Mourning a loved one's death is one of the most painful experiences a human being can go through. The pain involved in the mourning process is the same whether the death of your loved one was sudden or anticipated. Each loss brings with it its own shocking and disorienting approach.
Jump ahead to these sections:
- What's Mourning?
- How to Mourn After a Death or Tragic Loss of a Loved One
- Frequently Asked Questions About Mourning
Whenever someone you love dies suddenly, you mourn their loss and deal with how they died. For some, this means having to deal with survivor's guilt on top of all the other emotions associated with grief and mourning. When their death is anticipated, you're allowed an opportunity to make sense of their health condition and to brace yourself for the aftermath emotionally.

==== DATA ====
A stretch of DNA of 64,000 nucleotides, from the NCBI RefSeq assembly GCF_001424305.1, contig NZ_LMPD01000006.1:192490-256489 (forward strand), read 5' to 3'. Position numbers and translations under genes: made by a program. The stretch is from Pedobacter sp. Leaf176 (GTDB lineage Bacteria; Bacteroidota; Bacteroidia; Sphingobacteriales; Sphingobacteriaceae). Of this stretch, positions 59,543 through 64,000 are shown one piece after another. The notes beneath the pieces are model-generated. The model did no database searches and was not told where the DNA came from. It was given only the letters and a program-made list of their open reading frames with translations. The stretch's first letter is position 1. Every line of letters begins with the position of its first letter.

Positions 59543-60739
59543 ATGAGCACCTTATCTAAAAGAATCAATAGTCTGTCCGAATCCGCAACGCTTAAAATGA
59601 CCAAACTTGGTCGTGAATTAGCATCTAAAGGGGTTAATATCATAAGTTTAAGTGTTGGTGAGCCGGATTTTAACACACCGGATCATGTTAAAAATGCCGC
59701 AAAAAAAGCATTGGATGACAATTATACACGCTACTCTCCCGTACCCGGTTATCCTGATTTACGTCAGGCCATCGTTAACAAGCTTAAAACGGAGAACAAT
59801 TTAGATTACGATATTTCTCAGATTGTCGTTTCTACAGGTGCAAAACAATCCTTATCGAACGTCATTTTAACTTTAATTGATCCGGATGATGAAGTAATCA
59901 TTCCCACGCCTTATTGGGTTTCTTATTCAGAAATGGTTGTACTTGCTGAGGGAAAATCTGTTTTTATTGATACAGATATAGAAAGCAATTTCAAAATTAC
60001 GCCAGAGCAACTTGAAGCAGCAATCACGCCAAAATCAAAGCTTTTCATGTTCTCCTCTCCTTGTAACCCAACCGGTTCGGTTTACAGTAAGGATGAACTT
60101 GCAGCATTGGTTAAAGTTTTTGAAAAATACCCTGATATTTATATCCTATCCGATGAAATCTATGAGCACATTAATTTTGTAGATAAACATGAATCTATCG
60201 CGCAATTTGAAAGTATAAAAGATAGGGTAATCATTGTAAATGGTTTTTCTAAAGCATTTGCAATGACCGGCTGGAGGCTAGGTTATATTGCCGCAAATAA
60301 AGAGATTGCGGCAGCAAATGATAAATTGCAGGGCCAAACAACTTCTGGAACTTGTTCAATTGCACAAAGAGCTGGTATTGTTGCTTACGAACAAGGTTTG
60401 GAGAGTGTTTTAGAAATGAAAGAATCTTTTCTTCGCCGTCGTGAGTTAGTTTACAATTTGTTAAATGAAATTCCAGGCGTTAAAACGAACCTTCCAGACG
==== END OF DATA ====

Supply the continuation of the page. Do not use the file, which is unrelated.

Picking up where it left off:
The following are a few tips that may help you mourn healthily following a significant loss.
Mourning is the process of expressing your grief on the outside. On its own, suffering is the combination of what you're thinking and feeling on the inside. Mourning is what's shown on the outside. Crying, weeping, lamenting, and other outward acts of bereavement are all considered mourning. When you open up to others to talk about your loss, that is considered mourning.
Every outward manifestation of grief is an act of mourning. Things that may be considered a part of the mourning process can include writing in a journal or sending thank-you notes to people who've expressed their condolences.
Everyone grieves to some extent over the death of a loved one or some other type of significant loss. But not everyone mourns. One of the differences between grief and mourning lies in the mourning process that allows you to heal from your pain and sorrow associated with grief.
How to Mourn After a Death or Tragic Loss of a Loved One